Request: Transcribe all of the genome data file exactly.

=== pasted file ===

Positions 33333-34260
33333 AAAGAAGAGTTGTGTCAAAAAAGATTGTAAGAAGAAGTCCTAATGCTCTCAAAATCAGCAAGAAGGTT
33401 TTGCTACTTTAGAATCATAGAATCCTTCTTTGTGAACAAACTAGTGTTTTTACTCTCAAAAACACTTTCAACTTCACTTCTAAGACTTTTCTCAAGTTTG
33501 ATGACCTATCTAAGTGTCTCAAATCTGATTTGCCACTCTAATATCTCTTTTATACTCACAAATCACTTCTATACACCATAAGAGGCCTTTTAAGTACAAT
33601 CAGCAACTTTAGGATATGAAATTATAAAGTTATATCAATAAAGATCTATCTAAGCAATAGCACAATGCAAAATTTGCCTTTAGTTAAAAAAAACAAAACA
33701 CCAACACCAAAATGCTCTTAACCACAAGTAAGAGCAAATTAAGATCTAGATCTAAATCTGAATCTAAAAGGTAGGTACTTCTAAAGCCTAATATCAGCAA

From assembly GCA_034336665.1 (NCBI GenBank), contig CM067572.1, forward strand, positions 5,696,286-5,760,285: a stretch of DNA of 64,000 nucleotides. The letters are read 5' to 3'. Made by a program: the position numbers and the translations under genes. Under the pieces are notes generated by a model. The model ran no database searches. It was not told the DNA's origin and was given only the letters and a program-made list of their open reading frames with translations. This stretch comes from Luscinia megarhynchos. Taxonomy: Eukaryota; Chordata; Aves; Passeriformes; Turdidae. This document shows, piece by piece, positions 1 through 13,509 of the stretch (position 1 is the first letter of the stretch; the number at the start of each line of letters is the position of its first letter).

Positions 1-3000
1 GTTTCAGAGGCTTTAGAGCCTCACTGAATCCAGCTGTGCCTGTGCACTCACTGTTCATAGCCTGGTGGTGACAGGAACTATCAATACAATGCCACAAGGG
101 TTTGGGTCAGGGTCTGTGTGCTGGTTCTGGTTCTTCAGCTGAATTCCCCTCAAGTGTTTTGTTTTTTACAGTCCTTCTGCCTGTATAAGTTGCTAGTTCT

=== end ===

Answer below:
Positions 33333-34260
33333 AAAGAAGAGTTGTGTCAAAAAAGATTGTAAGAAGAAGTCCTAATGCTCTCAAAATCAGCAAGAAGGTT
33401 TTGCTACTTTAGAATCATAGAATCCTTCTTTGTGAACAAACTAGTGTTTTTACTCTCAAAAACACTTTCAACTTCACTTCTAAGACTTTTCTCAAGTTTG
33501 ATGACCTATCTAAGTGTCTCAAATCTGATTTGCCACTCTAATATCTCTTTTATACTCACAAATCACTTCTATACACCATAAGAGGCCTTTTAAGTACAAT
33601 CAGCAACTTTAGGATATGAAATTATAAAGTTATATCAATAAAGATCTATCTAAGCAATAGCACAATGCAAAATTTGCCTTTAGTTAAAAAAAACAAAACA
33701 CCAACACCAAAATGCTCTTAACCACAAGTAAGAGCAAATTAAGATCTAGATCTAAATCTGAATCTAAAAGGTAGGTACTTCTAAAGCCTAATATCAGCAA

From assembly GCA_034336665.1 (NCBI GenBank), contig CM067572.1, forward strand, positions 5,696,286-5,760,285: a stretch of DNA of 64,000 nucleotides. The letters are read 5' to 3'. Made by a program: the position numbers and the translations under genes. Under the pieces are notes generated by a model. The model ran no database searches. It was not told the DNA's origin and was given only the letters and a program-made list of their open reading frames with translations. This stretch comes from Luscinia megarhynchos. Taxonomy: Eukaryota; Chordata; Aves; Passeriformes; Turdidae. This document shows, piece by piece, positions 1 through 13,509 of the stretch (position 1 is the first letter of the stretch; the number at the start of each line of letters is the position of its first letter).

Positions 1-3000
1 GTTTCAGAGGCTTTAGAGCCTCACTGAATCCAGCTGTGCCTGTGCACTCACTGTTCATAGCCTGGTGGTGACAGGAACTATCAATACAATGCCACAAGGG
101 TTTGGGTCAGGGTCTGTGTGCTGGTTCTGGTTCTTCAGCTGAATTCCCCTCAAGTGTTTTGTTTTTTACAGTCCTTCTGCCTGTATAAGTTGCTAGTTCT